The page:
The brother of murdered Asad Shah has told how the killer "laughed and laughed" as the shopkeeper took his dying breaths.

Athar Shah also spoke of his frantic fight to try to keep his brother alive after he was brutally attacked in his Glasgow store.

Muslim taxi driver Tanveer Ahmed last week admitted murdering Mr Shah, who had claimed to be a prophet in messages he posted on social media.

Ahmed, 32, travelled from Yorkshire to Glasgow and confronted Mr Shah at his store counter before pulling out a knife and stabbing the 40-year-old.

Ahmed, who did not know the shopkeeper, claimed to have been offended by clips Mr Shah posted online which the Bradford father-of-three said "disrespected the Prophet Muhammad".

Popular businessman Mr Shah, described as a "pillar of the community", suffered multiple wounds in the attack at his store in the Shawlands area of the city on March 24.

CCTV footage of the attack showed the moment the shopkeeper's brother and colleague tried in vain to save his life.

Personal trainer Athar Shah used the only weapon available - an advertising sign in the street outside the shop - in an attempt to rescue his brother.

Recounting the horrific events, he told the Sunday Mail it was a normal day and he had been with clients in his gym below the shop.

He told the newspaper: "I went up the stairs to go inside the shop and I could see my brother being attacked by this evil monster. They were both standing at the time and he had a knife."

He said he managed to hit the attacker with the advertising stand, picked his brother up off the floor and carried him down the road until Ahmed caught up with him a few hundred yards away.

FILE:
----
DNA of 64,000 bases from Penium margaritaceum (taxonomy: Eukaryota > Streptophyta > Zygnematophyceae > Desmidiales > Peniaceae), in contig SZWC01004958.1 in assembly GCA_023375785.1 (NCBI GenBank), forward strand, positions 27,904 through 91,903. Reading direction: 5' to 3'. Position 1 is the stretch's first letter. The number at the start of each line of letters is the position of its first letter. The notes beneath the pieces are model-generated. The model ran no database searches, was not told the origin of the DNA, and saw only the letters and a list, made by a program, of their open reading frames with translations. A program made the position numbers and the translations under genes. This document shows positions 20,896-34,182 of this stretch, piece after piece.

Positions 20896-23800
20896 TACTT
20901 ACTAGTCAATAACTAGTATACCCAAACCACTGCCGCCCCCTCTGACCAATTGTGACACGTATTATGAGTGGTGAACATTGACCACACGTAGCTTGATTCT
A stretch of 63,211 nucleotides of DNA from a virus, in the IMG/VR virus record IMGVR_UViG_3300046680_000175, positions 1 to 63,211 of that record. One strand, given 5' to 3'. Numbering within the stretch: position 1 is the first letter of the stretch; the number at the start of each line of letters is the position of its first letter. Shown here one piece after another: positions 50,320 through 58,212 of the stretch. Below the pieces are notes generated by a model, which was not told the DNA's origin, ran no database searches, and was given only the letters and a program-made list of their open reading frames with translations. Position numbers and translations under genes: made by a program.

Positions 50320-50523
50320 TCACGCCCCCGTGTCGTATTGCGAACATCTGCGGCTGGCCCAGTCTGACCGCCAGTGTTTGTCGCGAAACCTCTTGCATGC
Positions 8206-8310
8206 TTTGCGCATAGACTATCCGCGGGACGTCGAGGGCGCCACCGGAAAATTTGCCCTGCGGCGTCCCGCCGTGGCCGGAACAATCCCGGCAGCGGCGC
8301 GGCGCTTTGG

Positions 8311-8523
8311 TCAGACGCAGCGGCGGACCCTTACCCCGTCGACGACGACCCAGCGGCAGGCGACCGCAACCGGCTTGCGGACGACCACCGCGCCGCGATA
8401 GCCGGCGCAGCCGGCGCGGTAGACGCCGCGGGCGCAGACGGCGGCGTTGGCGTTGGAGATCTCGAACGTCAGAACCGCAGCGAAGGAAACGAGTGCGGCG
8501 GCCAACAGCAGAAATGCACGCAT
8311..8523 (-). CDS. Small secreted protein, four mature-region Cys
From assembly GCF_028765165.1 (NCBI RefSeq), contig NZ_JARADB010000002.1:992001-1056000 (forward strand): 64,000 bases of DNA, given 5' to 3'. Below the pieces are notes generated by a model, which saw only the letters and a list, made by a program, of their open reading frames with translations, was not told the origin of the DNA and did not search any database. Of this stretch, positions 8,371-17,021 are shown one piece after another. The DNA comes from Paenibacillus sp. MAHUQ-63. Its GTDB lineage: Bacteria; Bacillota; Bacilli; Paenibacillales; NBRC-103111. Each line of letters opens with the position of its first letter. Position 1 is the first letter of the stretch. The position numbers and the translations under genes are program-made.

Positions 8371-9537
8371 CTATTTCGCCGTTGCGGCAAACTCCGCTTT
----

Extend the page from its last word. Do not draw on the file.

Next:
He said: "I had my phone in one hand and I was trying to carry him.

"I lost my brother there. That monster came and jumped on my brother's face, right there in the street.

"He just moved on to the pavement and laughed while my brother took his last breath. He was laughing. He just laughed and laughed."

Judge Lady Rae condemned the "despicable" crime after hearing the facts of the case at the High Court in Glasgow.

She told Ahmed: "There's no justification whatsoever for what you did."

Members of Mr Shah's family, who moved from Pakistan to Scotland in the 1990s to escape persecution, did not attend the court hearing due to fears for their personal safety.

They belong to the Ahmadi sect of Islam whose beliefs differ from the majority of Muslims, prosecutors said.

Ahmed will return to court for sentencing on August 9.